Af­ter mil­i­tary shake-up, Turkey to tackle Kurds

Kuwait Times - - INTERNATIONAL -

Days af­ter a reshuf­fle of Turkey’s top mil­i­tary com­man­ders, Pres­i­dent Tayyip Er­do­gan has re­vived warn­ings of mil­i­tary ac­tion against Kur­dish fight­ers in Syria that could set back the US-led bat­tle against Is­lamic State. Kur­dish mili­tias are spear­head­ing an as­sault against the hard­line mil­i­tants in their Syr­ian strong­hold Raqqa, from where Is­lamic State has planned at­tacks around the world for the past three years. But US back­ing for the Kur­dish YPG fight­ers in Syria has in­fu­ri­ated Turkey, which views their grow­ing bat­tle­field strength as a se­cu­rity threat due to a decades-old in­sur­gency by the Kur­dish PKK within in its bor­ders.

There have been reg­u­lar ex­changes of rocket and ar­tillery fire in re­cent weeks be­tween Turk­ish forces and YPG fight­ers who con­trol part of Syria’s north­west­ern bor­der. Turkey, which has the sec­ond largest army in NATO af­ter the United States, re­in­forced that sec­tion of the bor­der at the week­end with ar­tillery and tanks and Er­do­gan said Turkey was ready to take ac­tion. “We will not leave the sep­a­ratist or­ga­ni­za­tion in peace in both Iraq and Syria,” Er­do­gan said in a speech on Sat­ur­day in the east­ern town of Malatya, re­fer­ring to the YPG in Syria and PKK bases in Iraq. “We know that if we do not drain the swamp, we can­not get rid of flies.”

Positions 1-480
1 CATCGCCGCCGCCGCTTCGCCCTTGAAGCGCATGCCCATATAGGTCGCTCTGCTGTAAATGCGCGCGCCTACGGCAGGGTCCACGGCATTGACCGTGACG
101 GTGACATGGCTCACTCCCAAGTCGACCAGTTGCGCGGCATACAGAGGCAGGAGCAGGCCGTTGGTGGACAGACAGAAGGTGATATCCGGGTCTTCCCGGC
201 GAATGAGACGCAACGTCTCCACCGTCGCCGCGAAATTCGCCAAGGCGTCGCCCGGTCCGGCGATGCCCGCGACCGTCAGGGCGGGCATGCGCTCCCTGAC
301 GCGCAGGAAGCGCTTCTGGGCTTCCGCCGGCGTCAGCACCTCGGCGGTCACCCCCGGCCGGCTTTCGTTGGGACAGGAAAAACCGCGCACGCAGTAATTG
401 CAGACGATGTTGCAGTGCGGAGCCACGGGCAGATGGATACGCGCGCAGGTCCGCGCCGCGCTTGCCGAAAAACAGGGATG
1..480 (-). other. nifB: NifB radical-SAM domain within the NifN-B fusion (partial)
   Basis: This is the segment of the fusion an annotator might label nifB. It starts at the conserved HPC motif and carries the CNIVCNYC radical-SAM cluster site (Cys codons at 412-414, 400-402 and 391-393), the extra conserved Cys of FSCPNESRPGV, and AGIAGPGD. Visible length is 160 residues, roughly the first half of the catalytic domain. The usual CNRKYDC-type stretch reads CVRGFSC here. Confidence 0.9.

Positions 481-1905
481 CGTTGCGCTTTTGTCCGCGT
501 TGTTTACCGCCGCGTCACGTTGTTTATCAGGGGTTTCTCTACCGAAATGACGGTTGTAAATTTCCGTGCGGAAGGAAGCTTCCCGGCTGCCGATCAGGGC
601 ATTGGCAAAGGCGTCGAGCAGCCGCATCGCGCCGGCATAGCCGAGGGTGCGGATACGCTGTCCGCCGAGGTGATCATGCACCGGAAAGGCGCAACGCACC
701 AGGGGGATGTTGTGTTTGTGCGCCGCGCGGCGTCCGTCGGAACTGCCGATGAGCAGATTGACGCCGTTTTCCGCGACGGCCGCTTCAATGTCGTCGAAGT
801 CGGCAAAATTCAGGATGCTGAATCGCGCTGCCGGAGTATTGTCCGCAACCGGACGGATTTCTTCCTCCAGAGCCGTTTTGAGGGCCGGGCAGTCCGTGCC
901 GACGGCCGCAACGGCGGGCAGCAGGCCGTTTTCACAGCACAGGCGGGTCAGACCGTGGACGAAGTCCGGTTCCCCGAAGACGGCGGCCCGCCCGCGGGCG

The YPG de­nies Turk­ish al­le­ga­tions of links with Kur­dish mil­i­tants in­side Turkey, say­ing it is only in­ter­ested in sel­f­rule in Syria and warn­ing that any Turk­ish as­sault will draw its fight­ers away from the bat­tle against Is­lamic State which they are wag­ing in an al­liance with lo­cal Arab forces. Er­do­gan’s com­ments fol­low the ap­point­ment of three new lead­ers of Turkey’s army, air force and navy last week - moves which an­a­lysts and of­fi­cials said were at least partly aimed at pre­par­ing for any cam­paign against the YPG mili­tia.

Turk­ish forces swept into north Syria last year to seize ter­ri­tory from Is­lamic State, while also cut­ting off Kur­dish-con­trolled north­east Syria from the Kur­dish pocket of Afrin fur­ther west. They thereby pre­vented Kur­dish con­trol over al­most the whole sweep of the bor­der - Ankara’s worst-case sce­nario. Re­cent clashes have cen­tered around the Arab towns of Tal Ri­faat and Min­nigh, near Afrin, which are held by the Kur­dish YPG and al­lied fight­ers. Er­do­gan said Turkey’s mil­i­tary in­cur­sion last year dealt a blow to “ter­ror­ist projects” in the re­gion and promised fur­ther ac­tion. “We will make new and im­por­tant moves soon,” he said.

‘More ac­tive’ fight

His com­ments fol­low weeks of warn­ings from Turkey of pos­si­ble mil­i­tary ac­tion against the YPG. Wash­ing­ton’s con­cern to pre­vent any con­fronta­tion which de­flects the Kur­dish forces at­tack­ing Raqqa may help stay Ankara’s hand, but a Turk­ish gov­ern­ment source said last week’s changes in mil­i­tary lead­er­ship have pre­pared the ground.

“With this new struc­ture, some steps will be taken to be more ac­tive in the strug­gle against terror,” the source said. “A struc­ture that acts ac­cord­ing to the re­al­i­ties of the re­gion will be formed”. The bat­tle for Raqqa has been un­der­way since June, and a se­nior US of­fi­cial said on Fri­day that 2,000 Is­lamic State fight­ers are be­lieved to be still de­fend­ing po­si­tions and “fight­ing for every last block” in the city.

Even af­ter the re­cap­ture of Raqqa, US De­fense Sec­re­tary Jim Mat­tis has left open the pos­si­bil­ity of longer-term Amer­i­can as­sis­tance to the YPG. The in­flu­ence of Turkey’s once-dom­i­nant mil­i­tary has de­creased dra­mat­i­cally since Er­do­gan came to power nearly 15 years ago. A purge in se­nior ranks since last year’s failed mil­i­tary coup has stripped it of 40 per­cent of top of­fi­cers. —Reuters

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